Carolina Hurricanes- the 2006 Stanley Cup Champions have failed the last two seasons to even qualify. Last season's end was a disaster. The way the 'Canes pick up the pieces of that meltdown, could be the difference in how their season this year will go. They still have Cam Ward and have an above average set of forwards on the attack. Their blue line should give Ward too many gray hairs. But they will have to do no looking back for a successful season this year, as that Cup run from three years ago is out of the rear view mirror.

Buffalo Sabres- lost in the reality of the Sabres 2007-08 meltdown was the equal reality that this was a team that had a good, young, well-balanced cadre of young talent already in the pipeline that provided some stretch run heroics to the team that won the President's Cup in '07. Those players are now a year more experienced and coupled with enviable organizational stability and some of the steadiest net minding in the league, the Sabres should be able to play themselves into the playoff hunt with authority after a one year hiatus.

Boston Bruins- as is sometimes the case, the Bruins took a few steps back to move forward the last couple years. This season should see some payoff in that philosophy, as the players received in trade begin to mesh into a formidable team. They may have the league's best overall player in Chara and the rest of that blue line is formidable protection for the goalie tandem of Thomas and Fernandez. Coupled with a modest, yet productive, attack and the Bruins are poised to be thick in the playoff hunt all season.

New York Rangers- the NHL's glamour boys are poised for another season on Madison Square. The Rangers, however, will factor in the playoff hunt so long as they have a healthy Henrik Lundqvist between the pipes. The rest of the Rangers roster is well balanced enough that with any degree of over-achievement they could go the distance. But that has been a problem in the past and based on this past off-season, a projection much higher than this simply doesn't seem likely.

Philadelphia Flyers- the Flyers were last season's cinderella story in the NHL, bowing out in the Eastern Conference finals to Pittsburgh. This year's Flyers are a year older, but have moved some players to and fro and seem to be at least equally equipped to do the same damage. They won't sneak up on anybody this year, but that shouldn't make a difference with a Flyers team that has some good all-around balance and will be well into the playoff equation emerging from the grueling Atlantic Division.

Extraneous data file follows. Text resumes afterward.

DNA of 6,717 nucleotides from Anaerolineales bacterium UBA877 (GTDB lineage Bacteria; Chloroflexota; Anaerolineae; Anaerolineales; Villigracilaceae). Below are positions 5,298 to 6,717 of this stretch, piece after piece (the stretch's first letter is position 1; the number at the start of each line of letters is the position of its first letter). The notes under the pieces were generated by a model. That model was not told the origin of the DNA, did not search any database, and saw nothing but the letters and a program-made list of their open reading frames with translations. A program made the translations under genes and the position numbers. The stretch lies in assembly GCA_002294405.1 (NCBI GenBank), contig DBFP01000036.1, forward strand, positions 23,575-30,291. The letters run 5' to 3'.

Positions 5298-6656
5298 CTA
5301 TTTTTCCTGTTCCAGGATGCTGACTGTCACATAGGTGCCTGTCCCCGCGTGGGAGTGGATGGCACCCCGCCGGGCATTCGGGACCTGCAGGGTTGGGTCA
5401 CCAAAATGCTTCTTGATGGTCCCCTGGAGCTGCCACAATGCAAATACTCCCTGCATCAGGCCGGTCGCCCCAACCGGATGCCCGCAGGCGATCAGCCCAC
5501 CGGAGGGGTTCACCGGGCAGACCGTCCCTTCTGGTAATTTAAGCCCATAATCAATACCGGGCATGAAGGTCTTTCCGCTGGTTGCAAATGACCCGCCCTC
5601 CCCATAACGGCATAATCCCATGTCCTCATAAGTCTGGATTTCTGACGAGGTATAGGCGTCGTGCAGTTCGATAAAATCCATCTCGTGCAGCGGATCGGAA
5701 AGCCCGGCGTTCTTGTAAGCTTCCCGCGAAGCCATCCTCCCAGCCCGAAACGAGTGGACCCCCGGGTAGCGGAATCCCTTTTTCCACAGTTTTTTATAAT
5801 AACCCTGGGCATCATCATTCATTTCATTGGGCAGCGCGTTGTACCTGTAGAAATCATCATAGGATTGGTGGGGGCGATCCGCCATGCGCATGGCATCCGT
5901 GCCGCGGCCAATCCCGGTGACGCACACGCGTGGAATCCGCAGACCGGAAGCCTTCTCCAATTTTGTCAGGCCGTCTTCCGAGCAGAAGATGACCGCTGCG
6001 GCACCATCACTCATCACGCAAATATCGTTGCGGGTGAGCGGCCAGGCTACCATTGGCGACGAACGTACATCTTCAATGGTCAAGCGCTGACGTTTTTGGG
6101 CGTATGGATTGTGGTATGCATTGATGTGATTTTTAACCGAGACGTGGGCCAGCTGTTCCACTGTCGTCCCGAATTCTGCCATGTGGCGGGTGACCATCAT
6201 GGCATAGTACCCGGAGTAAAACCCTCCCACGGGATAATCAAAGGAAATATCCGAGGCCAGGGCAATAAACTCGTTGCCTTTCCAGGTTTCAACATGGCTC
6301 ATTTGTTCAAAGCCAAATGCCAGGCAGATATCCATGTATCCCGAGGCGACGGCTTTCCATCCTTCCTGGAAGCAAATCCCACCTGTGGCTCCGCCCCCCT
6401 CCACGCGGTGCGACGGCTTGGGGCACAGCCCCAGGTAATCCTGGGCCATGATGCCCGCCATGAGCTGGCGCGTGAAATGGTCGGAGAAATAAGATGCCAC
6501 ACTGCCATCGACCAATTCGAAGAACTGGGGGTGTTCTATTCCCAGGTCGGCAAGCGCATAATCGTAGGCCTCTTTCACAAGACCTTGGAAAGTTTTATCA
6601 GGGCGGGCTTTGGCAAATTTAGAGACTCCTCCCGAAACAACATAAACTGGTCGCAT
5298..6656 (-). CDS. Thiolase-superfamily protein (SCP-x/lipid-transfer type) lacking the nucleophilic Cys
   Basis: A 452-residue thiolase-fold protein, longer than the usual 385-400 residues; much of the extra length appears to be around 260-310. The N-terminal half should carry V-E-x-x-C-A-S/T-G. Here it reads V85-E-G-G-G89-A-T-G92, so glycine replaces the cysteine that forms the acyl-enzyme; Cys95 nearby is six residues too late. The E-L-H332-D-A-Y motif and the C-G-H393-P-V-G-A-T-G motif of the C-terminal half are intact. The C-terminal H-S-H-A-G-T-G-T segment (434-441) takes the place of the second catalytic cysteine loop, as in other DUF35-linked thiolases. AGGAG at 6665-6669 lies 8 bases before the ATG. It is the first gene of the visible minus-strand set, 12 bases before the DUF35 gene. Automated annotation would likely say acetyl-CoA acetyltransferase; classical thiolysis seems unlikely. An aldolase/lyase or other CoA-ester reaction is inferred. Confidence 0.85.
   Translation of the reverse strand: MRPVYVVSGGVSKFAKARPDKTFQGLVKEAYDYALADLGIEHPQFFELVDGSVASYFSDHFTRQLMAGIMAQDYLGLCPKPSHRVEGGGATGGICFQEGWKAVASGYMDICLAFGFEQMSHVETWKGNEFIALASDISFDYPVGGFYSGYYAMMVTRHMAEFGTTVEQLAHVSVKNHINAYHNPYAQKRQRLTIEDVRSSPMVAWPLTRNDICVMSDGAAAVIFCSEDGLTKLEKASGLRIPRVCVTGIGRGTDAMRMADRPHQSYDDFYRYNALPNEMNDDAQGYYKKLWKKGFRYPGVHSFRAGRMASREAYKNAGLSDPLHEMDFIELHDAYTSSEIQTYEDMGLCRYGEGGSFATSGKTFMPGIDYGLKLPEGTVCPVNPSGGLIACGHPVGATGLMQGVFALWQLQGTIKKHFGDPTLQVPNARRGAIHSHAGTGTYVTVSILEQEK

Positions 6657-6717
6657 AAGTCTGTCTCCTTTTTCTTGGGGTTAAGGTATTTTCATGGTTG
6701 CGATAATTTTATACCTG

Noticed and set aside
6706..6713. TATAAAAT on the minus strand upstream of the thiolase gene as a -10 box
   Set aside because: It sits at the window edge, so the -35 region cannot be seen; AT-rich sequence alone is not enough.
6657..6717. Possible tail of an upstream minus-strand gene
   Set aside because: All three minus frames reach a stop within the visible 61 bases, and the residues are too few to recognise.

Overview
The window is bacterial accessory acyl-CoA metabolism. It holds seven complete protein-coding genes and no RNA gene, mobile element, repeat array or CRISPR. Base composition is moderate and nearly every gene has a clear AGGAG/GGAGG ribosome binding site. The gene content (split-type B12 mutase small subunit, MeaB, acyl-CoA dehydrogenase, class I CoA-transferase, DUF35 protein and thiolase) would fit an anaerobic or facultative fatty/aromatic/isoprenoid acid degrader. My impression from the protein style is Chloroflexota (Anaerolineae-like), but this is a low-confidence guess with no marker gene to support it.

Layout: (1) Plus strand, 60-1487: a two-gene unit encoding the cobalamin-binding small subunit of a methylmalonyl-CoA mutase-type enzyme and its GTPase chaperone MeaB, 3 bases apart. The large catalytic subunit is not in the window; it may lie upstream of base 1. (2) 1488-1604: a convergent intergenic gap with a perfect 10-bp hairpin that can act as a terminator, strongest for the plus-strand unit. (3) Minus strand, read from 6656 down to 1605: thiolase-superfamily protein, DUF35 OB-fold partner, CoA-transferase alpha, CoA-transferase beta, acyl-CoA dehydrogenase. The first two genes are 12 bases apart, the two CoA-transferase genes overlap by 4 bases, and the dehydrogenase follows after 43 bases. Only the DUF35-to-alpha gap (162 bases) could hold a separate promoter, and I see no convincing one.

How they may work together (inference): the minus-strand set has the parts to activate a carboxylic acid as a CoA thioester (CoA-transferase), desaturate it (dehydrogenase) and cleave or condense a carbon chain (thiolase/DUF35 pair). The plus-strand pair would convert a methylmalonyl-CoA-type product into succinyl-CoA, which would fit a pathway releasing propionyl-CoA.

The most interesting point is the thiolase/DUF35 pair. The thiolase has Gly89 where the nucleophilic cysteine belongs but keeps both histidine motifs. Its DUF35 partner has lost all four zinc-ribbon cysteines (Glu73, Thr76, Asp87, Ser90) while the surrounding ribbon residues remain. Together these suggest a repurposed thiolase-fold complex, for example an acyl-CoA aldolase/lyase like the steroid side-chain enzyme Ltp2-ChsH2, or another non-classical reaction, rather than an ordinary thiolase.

New Jersey Devils- as goes Marty Brodeur, so go the Devils. Without question, he should be enshrined in Toronto the day he retires. The rest of the Devils, to be fair, are also a formidable crew and with the addition of Brian Rolston they may be able to score some goals this year, too. At least Rolston's addition adds weight to a forward line that just seems to be getting better little by little. With a serviceable blue line and the unconscious goal keeping of Brodeur, we will see the Devils in April, maybe beyond.

Washington Capitals- the Caps play in the NHL's worst division. While there is some talent there, it is mostly sporadic and equally populated with inconsistency. The Caps, while young, don't seem to have any of those problems. And they are led by one of the most dynamic young players in the league in Ovechkin, a player who has as much confidence as talent. The Caps should score a ton of goals, as Ovechkin isn't the only weapon in the arsenal. How the blue line and the goal keeping hold up will tell much of the story of the Caps season.

Montreal Canadiens- last season's regular season leaders in the East, the Canadiens played aggressively and with a free spirit that is unlike the Habs of the past. Those qualities seemed to be abandoned in the playoffs, but this is a team that brings plenty to the table come playoff time. Adding Tanguay will just add difficulty to the Habs puzzle. This is also a squad with a forceful blue line in front of a very young, yet supremely talented pair of goalies in Price and Halak. If they can cobble some consistency into their playoff recipe, they should be in the hunt to play in June.